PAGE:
BEIJING – China’s exports surprisingly accelerated last month, suggesting a pickup in global demand for Chinese goods after a drop-off late last year.
Exports surged 9.1% from a year earlier in January, according to data from the General Administration of Customs released on Thursday.
January’s rise reverses a 4.4% decline in December and beat the expectations of many economists, who had forecast another decrease. Imports, however, dropped for a second consecutive month, though the 1.5% decline last month compared with January a year ago is less steep than December’s 7.6% drop and smaller than many economists projected.
January’s better-than-expected performance, economists said, likely came in part from exporters hurrying out orders ahead of February’s Lunar New Year holiday and before the ceasefire in the United States-China trade war expires on March 1.
“Today’s data are indeed much stronger than we had expected,” said Shuang Ding, an economist at Standard Chartered.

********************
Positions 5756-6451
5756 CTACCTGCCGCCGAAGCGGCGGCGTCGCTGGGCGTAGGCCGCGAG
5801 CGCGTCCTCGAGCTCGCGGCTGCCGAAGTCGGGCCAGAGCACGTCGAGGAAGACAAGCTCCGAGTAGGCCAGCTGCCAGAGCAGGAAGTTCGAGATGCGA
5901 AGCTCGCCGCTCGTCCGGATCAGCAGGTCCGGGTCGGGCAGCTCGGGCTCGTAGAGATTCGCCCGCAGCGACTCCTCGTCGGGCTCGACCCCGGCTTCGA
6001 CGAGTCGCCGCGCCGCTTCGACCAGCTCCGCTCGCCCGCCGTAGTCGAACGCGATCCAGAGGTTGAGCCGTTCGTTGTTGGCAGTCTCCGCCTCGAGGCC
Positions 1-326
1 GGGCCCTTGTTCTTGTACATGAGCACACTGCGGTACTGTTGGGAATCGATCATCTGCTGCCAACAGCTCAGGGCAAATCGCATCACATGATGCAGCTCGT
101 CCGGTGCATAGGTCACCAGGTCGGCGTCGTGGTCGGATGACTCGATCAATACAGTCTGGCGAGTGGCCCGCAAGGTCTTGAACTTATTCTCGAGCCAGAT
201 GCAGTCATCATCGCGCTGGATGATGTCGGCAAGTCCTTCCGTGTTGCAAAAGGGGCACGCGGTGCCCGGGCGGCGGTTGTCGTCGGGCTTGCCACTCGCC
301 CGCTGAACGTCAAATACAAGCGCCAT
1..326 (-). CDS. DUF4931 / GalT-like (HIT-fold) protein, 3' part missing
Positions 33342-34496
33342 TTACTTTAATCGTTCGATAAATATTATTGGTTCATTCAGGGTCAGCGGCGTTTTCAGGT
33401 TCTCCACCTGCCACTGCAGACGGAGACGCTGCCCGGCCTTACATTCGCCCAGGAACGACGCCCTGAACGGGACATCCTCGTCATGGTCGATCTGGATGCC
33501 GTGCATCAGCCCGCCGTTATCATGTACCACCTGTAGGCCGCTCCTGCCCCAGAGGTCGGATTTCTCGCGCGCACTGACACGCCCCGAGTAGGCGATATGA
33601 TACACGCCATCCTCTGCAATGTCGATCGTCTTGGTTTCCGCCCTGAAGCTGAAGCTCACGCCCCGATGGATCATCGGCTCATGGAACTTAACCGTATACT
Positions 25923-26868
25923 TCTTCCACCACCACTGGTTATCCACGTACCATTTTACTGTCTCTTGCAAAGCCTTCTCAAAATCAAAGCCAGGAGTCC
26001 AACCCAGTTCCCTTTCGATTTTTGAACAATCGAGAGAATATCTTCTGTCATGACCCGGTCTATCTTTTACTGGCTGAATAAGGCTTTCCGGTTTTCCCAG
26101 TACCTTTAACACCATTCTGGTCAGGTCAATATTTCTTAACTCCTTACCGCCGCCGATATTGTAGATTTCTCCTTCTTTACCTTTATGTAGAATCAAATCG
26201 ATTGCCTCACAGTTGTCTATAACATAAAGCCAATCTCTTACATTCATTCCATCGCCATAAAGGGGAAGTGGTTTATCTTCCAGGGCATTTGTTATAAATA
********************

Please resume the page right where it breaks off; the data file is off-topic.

Negotiations between US and Chinese officials under way in Beijing this week are trying to resolve the yearlong trade dispute that has rattled global markets and seen both countries’ place tariffs on goods that account for about 60% of their trade.
The US has said it would raise punitive tariffs on $200 billion worth of Chinese goods on March 2 to 25%, from 10%, unless the two sides reach an agreement.
January’s trade data showed that while China’s trade surplus with all trading partners stood at $39.16 billion – much smaller than the $57.06 billion surplus recorded in December – the surplus with the US moderated less, reaching $27.3 billion, compared with $29.87 billion in December.
“The US won’t probably be comfortable with today’s bilateral data,” Ding said.
In particular, he pointed to a 41.2% on-year drop in Chinese imports from US.
China’s exports to the US fell 2.4% from a year earlier in January, compared with a 3.5% decline in December, the customs data showed.
Chinese officials have promised to step up purchases of US farm and energy products in bilateral trade talks. Beijing also lowered its tariffs levied on some US goods.